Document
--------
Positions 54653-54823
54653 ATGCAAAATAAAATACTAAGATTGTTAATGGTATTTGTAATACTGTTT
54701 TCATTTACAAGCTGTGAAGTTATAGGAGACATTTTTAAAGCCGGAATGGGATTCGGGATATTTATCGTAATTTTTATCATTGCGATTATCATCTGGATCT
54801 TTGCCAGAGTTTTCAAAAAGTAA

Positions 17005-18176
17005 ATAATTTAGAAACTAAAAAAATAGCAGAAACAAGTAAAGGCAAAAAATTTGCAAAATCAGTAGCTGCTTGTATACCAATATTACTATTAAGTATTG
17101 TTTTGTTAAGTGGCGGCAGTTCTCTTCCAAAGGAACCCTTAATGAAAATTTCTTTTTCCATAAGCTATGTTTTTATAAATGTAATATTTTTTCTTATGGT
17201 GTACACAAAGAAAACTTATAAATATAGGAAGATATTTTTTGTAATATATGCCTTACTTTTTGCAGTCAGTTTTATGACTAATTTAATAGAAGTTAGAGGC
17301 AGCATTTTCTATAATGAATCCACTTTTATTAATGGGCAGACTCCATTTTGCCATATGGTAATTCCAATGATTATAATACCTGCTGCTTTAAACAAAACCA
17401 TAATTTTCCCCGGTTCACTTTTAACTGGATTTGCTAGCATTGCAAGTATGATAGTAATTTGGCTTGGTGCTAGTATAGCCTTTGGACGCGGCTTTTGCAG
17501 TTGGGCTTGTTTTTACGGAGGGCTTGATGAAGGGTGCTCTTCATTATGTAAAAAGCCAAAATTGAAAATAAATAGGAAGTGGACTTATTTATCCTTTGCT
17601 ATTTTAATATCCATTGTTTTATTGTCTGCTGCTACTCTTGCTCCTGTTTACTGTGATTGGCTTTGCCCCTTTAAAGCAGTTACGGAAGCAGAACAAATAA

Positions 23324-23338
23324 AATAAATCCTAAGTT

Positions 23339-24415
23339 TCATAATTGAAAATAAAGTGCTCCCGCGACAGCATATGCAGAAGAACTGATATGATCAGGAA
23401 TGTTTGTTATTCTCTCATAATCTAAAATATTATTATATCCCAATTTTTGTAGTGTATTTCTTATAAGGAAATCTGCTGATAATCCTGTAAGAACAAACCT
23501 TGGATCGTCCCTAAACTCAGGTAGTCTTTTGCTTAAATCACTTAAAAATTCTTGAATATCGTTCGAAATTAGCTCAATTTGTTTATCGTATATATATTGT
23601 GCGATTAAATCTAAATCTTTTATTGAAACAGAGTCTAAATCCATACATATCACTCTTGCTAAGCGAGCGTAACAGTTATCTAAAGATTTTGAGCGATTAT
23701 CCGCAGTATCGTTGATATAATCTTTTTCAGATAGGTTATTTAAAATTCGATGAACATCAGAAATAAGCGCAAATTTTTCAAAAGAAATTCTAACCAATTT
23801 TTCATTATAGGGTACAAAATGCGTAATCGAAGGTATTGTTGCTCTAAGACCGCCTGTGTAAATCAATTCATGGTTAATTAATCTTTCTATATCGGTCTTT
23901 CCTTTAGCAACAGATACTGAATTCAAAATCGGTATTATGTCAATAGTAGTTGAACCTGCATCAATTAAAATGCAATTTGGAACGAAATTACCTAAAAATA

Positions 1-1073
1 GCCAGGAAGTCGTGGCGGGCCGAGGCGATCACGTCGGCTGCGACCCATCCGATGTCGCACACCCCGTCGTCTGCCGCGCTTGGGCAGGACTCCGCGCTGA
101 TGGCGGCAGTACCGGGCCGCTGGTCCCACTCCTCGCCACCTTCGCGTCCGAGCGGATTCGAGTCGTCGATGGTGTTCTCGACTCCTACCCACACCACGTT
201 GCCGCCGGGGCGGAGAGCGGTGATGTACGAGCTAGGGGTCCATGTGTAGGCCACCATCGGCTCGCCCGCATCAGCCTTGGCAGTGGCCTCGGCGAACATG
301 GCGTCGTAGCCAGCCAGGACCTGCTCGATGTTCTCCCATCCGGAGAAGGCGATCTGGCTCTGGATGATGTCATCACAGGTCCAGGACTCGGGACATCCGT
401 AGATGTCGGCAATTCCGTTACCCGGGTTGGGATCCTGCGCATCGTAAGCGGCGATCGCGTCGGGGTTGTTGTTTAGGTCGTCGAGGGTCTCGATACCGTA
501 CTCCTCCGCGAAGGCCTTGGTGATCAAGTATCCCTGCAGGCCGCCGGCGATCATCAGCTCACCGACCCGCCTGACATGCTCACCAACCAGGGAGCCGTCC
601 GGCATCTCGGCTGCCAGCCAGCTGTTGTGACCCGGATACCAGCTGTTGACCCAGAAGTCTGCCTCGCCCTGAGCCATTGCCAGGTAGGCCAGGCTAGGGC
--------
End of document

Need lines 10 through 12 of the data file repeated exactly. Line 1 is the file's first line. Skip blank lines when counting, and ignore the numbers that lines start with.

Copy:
17401 TAATTTTCCCCGGTTCACTTTTAACTGGATTTGCTAGCATTGCAAGTATGATAGTAATTTGGCTTGGTGCTAGTATAGCCTTTGGACGCGGCTTTTGCAG
17501 TTGGGCTTGTTTTTACGGAGGGCTTGATGAAGGGTGCTCTTCATTATGTAAAAAGCCAAAATTGAAAATAAATAGGAAGTGGACTTATTTATCCTTTGCT
17601 ATTTTAATATCCATTGTTTTATTGTCTGCTGCTACTCTTGCTCCTGTTTACTGTGATTGGCTTTGCCCCTTTAAAGCAGTTACGGAAGCAGAACAAATAA